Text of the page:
Southwest Florida Fishing Report
The Fall months are my favorite to fish the backwaters of SW Florida. There are multiple fishing opportunities you can come across during these months. Snook are starting their winter migration after the summer spawn and are making their way back to the creek mouths to hunker down for winter. On this journey, Snook tend to fatten up more than any other time of the year. Snook will be on Mangrove edges and points waiting for an opportunity to ambush prey. I mainly target Snook with live pilchards, but always love the chance to use Topwater first thing in the morning.
Redfish have already started their pre-spawn schooling. They are in groups of 20-30 awaiting the big females to come in from offshore. This time of year is best to catch multiple Redfish in a trip. The big groups normally show up mid September and stay until the end of October. Redfish are a lot easier to catch this time of year because they are more interested in spawning and have a tendency to go into a feeding frenzy.
Trout will start making their way back to the flats as soon as these water temps start to lower. They will start their pre spawn grouping also, but will only gather in groups of 10-12. Trout are a great way to finish an inshore slam and are even better table fare. You can keep four per angler per day with one of them greater than 20″ inches.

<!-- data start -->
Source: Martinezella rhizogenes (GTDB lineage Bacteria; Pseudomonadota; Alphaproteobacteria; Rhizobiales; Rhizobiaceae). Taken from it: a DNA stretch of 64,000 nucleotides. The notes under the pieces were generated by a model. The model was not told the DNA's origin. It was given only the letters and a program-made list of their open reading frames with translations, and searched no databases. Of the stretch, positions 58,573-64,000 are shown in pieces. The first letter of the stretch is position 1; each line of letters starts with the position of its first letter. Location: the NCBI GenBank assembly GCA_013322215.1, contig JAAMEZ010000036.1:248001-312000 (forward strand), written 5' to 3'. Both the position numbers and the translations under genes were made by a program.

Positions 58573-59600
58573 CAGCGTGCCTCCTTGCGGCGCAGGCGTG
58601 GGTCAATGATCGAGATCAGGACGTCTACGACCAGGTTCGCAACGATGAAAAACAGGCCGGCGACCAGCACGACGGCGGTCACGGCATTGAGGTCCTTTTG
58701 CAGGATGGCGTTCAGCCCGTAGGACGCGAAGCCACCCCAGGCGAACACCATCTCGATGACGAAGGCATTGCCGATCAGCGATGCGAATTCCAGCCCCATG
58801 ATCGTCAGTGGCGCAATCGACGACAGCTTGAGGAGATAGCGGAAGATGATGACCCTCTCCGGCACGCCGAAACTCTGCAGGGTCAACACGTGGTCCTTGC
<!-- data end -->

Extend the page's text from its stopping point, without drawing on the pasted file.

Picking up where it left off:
TARPON The Tarpon are here in amazing numbers the months of May/June and once you have had your first Tarpon encounter, you will be hooked for life.Tarpon fishing is spectacular in Boca Grande and the number of fish surpass anywhere in the world. When book a Boca Grande Tarpon trip, be ready for the experience of a lifetime. You are sure to have a lot of action, fight a lot of fish, and hopefully take home the coveted boat side picture of your giant Silver King. Summer Hill tides are the best chance to hook a Tarpon. This occurs twice a month and flushes many types of bait from Charlotte harbor into the Gulf of Mexico. Thousands of Tarpon and shark wait just outside the pass for a chance to eat.
March – April
INSHORE The warm weather is here a lot earlier this year which means means water temps are rising and the fish are beginning to pour out of the back country. The bait is piling into the Harbor every day which is making the Redfish, Snook, and Trout more aggressive with their feeding tactics. Large numbers of fish come out of the back country daily presenting great opportunity to catch multiple species in one day. Oversized Redfish are all over Charlotte Harbor cruising outside bars awaiting any chance to eat and Big Snook are headed closer to the beaches feeding heavily before their annual spawn. Also, Tarpon have made an early appearance this year because of the unusually warmer temperatures. Tarpon season is almost in High Gear!!!!
OFFSHORE Kingfish, Cobia and Maceral are on the move. They are staging on Nearshore reefs and are eating anything that gets in their way. Tripletail are on crab buoys in the 30′ depth range. We may have to travel long distances to find them, but are well worth it when they are on your dinner plate. Snapper are feeding in the afternoon, but are hard to keep away from those Goliath. Monster Goliath are on every reef outside of Southwest Florida and are a fun way to spend a day catching.